A blinking cursor replaces the pen or pencil aligned with a blank page, but the overwhelming frustration of not knowing what to write doesn’t change.
“Miss, what does this have to be about?”
“Anything you want - make it about your learning.”
“How long does this have to be?”
“As long as it needs to be.”
“Is anybody even going to read this?”
Writing is arguably one of the most important skills students need to take away from their formative and secondary years of education. As teachers, we struggle to share that importance by communicating its necessity and truly having students embrace the power of written words in all of their content areas, not just English.
Likely the sole act of sitting in a classroom writing an assignment for a teacher is not going to inspire a unique and developed voice for any student. It lacks meaning and urgency. If they don’t understand the purpose, the writing will mirror the effort.
With today’s society shifting to technology, writing and publishing has become immediate and public. Students don’t have to only write for an audience of one. From their phones they can write whole blog posts to share with an authentic global audience whenever they want from wherever they want. Our job now needs to be to hone their unique voices and inspire deep levels of reflection on their terms, not ours.
There are many platforms that are free and easy to use and made age appropriate for all levels of students. Whether using a Google account with Blogger or starting with Edmodo or Edublogger, teachers can use the right platform to help students express thoughts publicly.
Publishing is no longer just for scholars and established authors. We can all be authors and encouraging a public space to develop the subtle intricacies of writing makes even the novice writer empowered.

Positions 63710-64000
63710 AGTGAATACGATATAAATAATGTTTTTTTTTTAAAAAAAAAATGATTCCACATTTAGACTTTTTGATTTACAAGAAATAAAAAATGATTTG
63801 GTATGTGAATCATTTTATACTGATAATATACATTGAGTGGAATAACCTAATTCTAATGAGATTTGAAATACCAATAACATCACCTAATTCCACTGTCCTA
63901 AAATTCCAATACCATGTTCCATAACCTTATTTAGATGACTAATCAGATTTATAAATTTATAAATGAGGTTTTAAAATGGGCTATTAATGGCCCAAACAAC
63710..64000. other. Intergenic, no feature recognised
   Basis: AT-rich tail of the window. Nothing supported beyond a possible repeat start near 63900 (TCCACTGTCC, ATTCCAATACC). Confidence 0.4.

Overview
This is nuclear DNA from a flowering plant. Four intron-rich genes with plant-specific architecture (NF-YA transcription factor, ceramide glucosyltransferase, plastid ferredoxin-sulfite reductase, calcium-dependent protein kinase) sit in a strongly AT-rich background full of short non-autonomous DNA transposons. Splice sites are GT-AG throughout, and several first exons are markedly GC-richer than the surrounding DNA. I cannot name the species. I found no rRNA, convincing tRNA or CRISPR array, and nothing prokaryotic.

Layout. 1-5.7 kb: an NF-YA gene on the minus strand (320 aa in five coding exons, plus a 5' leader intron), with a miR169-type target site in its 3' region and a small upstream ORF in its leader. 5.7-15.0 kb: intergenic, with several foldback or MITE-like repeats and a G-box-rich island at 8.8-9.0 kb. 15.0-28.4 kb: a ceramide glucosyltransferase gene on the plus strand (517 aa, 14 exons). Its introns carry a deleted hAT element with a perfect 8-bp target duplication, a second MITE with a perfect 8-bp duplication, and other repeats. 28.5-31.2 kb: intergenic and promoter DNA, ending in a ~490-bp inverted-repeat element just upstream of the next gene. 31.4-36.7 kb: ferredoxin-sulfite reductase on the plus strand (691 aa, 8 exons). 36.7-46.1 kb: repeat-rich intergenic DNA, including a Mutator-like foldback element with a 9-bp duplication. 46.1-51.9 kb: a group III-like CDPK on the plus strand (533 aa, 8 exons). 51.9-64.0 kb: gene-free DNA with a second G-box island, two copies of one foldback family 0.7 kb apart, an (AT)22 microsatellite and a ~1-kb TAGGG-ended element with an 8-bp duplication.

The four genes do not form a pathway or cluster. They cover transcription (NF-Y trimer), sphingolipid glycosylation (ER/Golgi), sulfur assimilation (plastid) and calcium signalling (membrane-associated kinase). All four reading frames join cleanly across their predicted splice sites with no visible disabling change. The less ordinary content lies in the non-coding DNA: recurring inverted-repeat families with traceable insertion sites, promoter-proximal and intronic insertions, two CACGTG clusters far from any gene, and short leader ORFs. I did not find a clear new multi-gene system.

If our end goal is to get students writing more, then we need to allow for some of that writing to be less structured. The mere act of thinking and communicating in writing, often, improves the way we think, even if the writing isn’t terribly good at first. More importantly, writing becomes a habit of mind, one that students enjoy doing as they manipulate their blogs and real people share feedback and comments about their thoughts. It’s less about the correctness and more about connection.
In the digital age, social media has changed the way kids speak with each other. Instagram, Twitter and Facebook offer short spaces for status updates and pictures of the world they see. We need to capitalize on the public spaces kids are already inhabiting and show them how to be effective in them. Subsequently, this will carry over into their writing academically.
Kids have lots to say about many things. We need to take the restrictions off, provide them a safe forum and encourage them the sharpen their voices. Using precise diction and syntax, the way a child thinks can be relatable to many readers. Our job is to help them get those amazing ideas into a public space where others can connect.
Imagine a classroom of kids, engaged in writing because they like it; they want to do it. No more sighs and audible “ahs” when it comes time to blog. It’s easy and it’s fun and best of all, it doesn’t feel like learning, but it is.
Seniors in my old school blogged about their transitions between high school and college. Each child tracked their experiences all year. This space became their reflection, their record, their memory of the time spent preparing for the next part of their lives. Blogging doesn’t have to be limited to just reflection, however. Younger students can use it for homework help or student publications, changing the traditional column into a flavorful stream of thoughts that don’t have to wait until deadline to be shared.
Teachers can model good blogging behaviors by writing their own blogs and using them as a tool to share with students. The more authentic we can be in what we teach, the more likely students will be to hear us. Create a space that is truly yours to share ideas, reflections, experiences and then experience the power of an audience to validate them all. Blogging connects us in a way writing in a classroom never can and that’s why we need to be using it.
How do you use blogging with your students? If you don’t, what are your concerns? Please share
The opinions expressed in Work in Progress are strictly those of the author(s) and do not reflect the opinions or endorsement of Editorial Projects in Education, or any of its publications.